Why did I turn on the TV this morning and hear that bushy is now accussing syria of weapons of mass distruction. I need a drink and I just got up. Now another round of posturing by the US of A and Syria. Since we have forces their already and are ALSO still in afghanistan...damn my head hurts now. Need a balm. Between the US of A directing the world and having the same stuff here on NCN is scarry. Lots of fighting and EGO's. At least here on NCN forgiveness can sometimes appear. (for those what want to heal and not point fingers).  


17 Apr 2003 @ 13:28 by sharie : healing feelings
Whatever little muslim country doesn't go along with the program (sweat shops), Cheney's gang of billionaires will find a reason to bomb them to bits.

When there's drastic economic disparities between various regions, the billionaires can rake in billions for a small investment in oil machinery, and also setting up factories to make trinkets that cost pennies because of the slave labor, then ship them to Europe and the U.S. selling them for $20 or more. This is nothing new, it's been going on for decades. As they use up the natural resources of South and Central America, and Africa, and Asia, they need easy (cheap) access to other resources.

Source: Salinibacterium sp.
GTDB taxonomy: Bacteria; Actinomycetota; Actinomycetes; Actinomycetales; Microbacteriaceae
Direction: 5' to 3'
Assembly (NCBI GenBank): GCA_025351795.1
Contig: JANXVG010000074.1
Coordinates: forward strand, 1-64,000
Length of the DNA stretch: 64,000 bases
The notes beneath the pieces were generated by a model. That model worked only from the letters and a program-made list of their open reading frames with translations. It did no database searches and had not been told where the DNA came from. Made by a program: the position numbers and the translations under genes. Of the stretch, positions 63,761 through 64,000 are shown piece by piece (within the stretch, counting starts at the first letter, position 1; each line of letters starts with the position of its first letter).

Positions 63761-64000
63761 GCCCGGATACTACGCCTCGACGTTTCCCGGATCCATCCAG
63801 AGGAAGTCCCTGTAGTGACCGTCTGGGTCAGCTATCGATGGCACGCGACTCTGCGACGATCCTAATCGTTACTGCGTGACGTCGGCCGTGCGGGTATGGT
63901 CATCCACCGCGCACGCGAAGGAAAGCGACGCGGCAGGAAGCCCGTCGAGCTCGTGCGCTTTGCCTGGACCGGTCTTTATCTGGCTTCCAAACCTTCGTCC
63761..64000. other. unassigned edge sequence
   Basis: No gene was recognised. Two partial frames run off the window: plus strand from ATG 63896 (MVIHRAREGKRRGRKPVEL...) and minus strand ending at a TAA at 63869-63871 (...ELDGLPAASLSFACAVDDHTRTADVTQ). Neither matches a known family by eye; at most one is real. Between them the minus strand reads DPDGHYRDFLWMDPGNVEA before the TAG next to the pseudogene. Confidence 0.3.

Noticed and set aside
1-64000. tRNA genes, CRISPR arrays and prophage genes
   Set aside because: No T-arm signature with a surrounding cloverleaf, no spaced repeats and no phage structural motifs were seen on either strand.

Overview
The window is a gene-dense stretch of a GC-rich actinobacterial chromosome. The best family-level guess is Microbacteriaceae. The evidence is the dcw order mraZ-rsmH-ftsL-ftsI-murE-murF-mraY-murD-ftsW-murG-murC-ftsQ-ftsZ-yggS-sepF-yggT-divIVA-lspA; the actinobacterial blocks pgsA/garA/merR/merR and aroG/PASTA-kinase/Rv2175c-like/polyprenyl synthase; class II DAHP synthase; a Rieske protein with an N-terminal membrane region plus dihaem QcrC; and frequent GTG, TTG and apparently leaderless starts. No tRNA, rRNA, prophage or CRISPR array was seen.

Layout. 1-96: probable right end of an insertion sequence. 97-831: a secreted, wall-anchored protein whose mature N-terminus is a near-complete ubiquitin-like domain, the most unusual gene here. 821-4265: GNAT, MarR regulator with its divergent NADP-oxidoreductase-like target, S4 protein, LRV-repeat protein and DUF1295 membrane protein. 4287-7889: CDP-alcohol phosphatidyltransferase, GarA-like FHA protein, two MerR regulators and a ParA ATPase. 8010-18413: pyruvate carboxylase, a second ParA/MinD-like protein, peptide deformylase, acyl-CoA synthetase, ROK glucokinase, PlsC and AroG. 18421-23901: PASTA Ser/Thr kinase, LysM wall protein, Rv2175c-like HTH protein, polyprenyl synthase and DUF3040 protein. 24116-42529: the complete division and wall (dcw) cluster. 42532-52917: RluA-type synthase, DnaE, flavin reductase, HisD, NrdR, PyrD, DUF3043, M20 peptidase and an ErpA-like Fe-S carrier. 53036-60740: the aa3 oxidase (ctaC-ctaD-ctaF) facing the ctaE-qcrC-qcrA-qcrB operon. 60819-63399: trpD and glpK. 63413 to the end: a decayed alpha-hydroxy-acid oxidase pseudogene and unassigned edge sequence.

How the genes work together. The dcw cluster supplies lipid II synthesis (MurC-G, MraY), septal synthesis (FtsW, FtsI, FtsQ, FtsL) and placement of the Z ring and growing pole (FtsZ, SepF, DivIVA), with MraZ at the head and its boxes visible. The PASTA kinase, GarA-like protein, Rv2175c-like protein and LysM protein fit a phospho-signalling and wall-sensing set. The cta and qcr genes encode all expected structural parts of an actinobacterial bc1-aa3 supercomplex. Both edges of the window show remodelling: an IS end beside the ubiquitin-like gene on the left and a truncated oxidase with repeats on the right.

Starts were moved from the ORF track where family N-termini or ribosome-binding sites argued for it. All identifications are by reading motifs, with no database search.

The problem is most *muslim countries* won't let the capitalists in, so that's why the billionaires ask Cheney to liberate them.

To imagine that health, happiness, well-being and feelings are irrelevant is the true sign of a primitive people.  



Other entries in
19 Oct 2003 @ 20:05: A Brave New World Revisited
12 Oct 2003 @ 13:42: The Nationalist Nightmare
1 Oct 2003 @ 10:49: Means and Ends
21 Aug 2003 @ 11:09: Dogmas
17 Aug 2003 @ 17:01: The Human Effort
11 Aug 2003 @ 12:26: The Dark Age of Camelot
1 Jul 2003 @ 23:27: Welcome to the Machine
16 Apr 2003 @ 18:36: From Republic to Empire - A disturbing trend
26 Mar 2003 @ 23:58: Beware
19 Mar 2003 @ 21:30: The Arrogance of Power